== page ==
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Chalking Paint

By on June 26, 2011 in Solutions with 3 Comments
chalking

Chalking

This is a very important question, especially if you live in the hot arid areas.

The first step is to understand how the chalking occurs so you can avoid it or prolong it as much as possible. Chalking is created when the binding agent in paint begins to deteriorate. In Venice Florida, the general causes for this is our over-bearing, summer sun. Take the sun and add to it a thin layer of paint or worse, a cheap, thin layer of paint and you can expect chalking paint in 2 years. Oh, and yellow is the worst.

Chalking is even caused from aplying interior paint to the exterior of your home. Big no-no.

No paint can completely prevent chalking, but different paint can prolong the chalking for 10 years! ( It pays big in the long run to buy the good stuff, e-mail me for details! steve@burnettpainting.com)

SOLUTIONS:

-Rent a 3000 psi power-washer and blast the snot out of your home! Go ahead and lay into it; you won’t hurt it. It can handle Florida hurricanes. You may need to wash twice in order to make sure chalk residue has been removed.

-While power-washing be sure to treat your mold on the North side of your home before you blast it off.

-Allowing the surface to dry for 12-24 hours

-Now most important is to first apply a “Chalk Sealer” to the entire painted surface.

-Allowing the surface to dry for 12-24 hours (De Ja Vu ?)

-Apply you top coat of premium paint to the entire painted surface.

Done properly and with the right paint brand and line you will be in great shape for 10 plus years!

Please feel free to comment and share your Chalking stories.

-You may need two coats of paint, and while this requires more work and is a bit more costly, it is worth it to avoid having to repaint in the near future.

-Always use good quality paint. Compare the concentration of solids in different paints. Liquid (water) evaporates over time, so what you are left with are the solids. “Solids” include additives, binding agents, and pigment. A high concentration of solids usually insures a thicker coat of paint and better coverage. Avoid paints with high concentrations of both water and pigment that contain low percentages of other solids.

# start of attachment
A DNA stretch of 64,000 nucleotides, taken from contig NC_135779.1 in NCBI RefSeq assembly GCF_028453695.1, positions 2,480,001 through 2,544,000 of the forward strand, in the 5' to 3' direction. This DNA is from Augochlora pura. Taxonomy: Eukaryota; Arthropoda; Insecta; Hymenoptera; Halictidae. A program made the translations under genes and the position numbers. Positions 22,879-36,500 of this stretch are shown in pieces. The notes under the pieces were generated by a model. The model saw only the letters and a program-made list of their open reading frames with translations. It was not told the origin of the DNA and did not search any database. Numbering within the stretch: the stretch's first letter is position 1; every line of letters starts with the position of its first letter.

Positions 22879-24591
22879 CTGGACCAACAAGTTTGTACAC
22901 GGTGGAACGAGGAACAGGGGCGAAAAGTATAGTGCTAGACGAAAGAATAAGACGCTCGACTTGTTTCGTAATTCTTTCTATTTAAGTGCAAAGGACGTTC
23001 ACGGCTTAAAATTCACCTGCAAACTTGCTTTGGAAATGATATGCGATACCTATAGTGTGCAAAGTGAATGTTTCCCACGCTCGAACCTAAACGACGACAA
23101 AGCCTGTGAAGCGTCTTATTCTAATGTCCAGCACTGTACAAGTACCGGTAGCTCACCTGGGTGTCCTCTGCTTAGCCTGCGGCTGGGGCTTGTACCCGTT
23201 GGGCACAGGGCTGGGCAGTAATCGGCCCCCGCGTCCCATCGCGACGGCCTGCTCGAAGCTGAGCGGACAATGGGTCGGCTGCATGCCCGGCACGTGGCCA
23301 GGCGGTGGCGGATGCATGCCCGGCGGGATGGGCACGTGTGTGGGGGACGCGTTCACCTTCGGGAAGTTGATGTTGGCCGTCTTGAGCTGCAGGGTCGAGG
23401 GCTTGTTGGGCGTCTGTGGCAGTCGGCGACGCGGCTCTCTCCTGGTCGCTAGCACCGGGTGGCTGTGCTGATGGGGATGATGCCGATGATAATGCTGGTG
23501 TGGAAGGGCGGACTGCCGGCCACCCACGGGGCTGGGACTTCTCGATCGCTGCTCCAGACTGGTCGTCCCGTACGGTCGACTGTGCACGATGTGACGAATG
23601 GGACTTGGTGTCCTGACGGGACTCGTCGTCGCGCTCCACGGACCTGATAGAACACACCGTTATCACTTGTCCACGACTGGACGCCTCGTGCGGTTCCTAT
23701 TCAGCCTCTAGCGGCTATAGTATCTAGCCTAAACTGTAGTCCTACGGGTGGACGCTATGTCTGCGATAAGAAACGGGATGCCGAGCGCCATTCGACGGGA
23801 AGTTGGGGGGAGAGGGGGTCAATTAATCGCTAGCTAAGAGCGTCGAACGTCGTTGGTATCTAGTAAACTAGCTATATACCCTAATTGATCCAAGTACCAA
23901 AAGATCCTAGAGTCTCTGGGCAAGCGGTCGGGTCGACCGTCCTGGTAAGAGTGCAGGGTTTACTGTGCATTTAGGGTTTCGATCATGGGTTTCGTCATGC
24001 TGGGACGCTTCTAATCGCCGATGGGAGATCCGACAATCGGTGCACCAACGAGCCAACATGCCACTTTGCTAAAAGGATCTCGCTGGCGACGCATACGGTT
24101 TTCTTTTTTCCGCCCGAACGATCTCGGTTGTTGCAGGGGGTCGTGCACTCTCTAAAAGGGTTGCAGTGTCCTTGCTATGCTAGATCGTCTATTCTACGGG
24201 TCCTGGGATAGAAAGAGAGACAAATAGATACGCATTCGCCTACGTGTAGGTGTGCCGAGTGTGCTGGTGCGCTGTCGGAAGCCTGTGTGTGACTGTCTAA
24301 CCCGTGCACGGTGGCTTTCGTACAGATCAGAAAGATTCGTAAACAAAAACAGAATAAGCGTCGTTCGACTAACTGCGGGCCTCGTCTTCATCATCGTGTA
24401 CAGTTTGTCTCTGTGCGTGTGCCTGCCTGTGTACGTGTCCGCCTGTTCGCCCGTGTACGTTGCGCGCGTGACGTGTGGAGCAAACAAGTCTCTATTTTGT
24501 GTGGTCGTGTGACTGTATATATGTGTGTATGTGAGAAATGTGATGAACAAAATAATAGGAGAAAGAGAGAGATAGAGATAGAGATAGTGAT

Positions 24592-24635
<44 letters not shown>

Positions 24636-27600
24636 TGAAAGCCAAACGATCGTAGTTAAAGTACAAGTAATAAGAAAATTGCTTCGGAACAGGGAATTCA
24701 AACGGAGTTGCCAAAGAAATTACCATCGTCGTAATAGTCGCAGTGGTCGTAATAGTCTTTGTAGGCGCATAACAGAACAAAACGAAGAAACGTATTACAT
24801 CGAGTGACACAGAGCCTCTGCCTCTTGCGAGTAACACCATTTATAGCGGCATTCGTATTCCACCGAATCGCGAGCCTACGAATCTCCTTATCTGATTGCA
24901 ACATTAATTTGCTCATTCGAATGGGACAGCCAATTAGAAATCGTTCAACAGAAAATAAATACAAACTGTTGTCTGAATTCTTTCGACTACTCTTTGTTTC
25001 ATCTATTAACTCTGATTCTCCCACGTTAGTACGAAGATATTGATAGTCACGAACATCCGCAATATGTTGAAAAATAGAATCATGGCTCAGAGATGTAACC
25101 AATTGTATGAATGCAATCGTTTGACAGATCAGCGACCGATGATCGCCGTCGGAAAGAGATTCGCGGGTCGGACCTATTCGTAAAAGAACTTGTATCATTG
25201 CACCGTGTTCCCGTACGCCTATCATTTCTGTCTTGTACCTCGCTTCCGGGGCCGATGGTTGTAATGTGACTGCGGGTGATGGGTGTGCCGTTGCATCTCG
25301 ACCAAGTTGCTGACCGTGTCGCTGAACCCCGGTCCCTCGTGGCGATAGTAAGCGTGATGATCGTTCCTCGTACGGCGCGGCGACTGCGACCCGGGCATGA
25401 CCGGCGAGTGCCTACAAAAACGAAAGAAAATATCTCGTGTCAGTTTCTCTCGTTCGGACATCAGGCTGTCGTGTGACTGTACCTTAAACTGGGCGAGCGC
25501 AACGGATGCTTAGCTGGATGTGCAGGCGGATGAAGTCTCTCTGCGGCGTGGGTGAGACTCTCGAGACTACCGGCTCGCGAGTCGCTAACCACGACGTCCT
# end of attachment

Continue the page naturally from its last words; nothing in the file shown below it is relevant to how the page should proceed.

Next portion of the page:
-If you are unsure, seek advice from a professional or obtain a recommendation from a customer service representative at your local paint store, home center store, or hardware store.

Serious chalking will erode and thin the layer of paint and as stated can stain other surfaces, so if you have a chalking problem you should treat it immediately.

Thanks to Guest Blogger Steve Burnett at Burnett Painting for this informative article.

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  1. Mike says:

    Regarding Chalking Paint: You didn’t say what to seal it with. One of the things that can be used is Peel Stop from Zinzser, but it can be a bit pricy. I have found that there is a Milky, almost water like consistency product called “Bond / Prep that is really easy to apply (pump sprayer or backpack sprayer). Make sure to get the right one. It is sold by Glidden (now “PPG” or Pitsburg Paints). At one point they had a bad batch that didn’t work properly, but I got them to replace it. I would do a test area by applying to a small area and waiting for it to dry. The surface should be shinny or it’s not working. Don’t buy too much product and try to store it because it will go sour. If it smells sour, don’t use it. I’d be interested to know of any similar products, but when I ask for them at My local SW store, they look at me with a blank stare. Don’t get me wrong, SW is usually pretty knowledgable as far as paint stores go.

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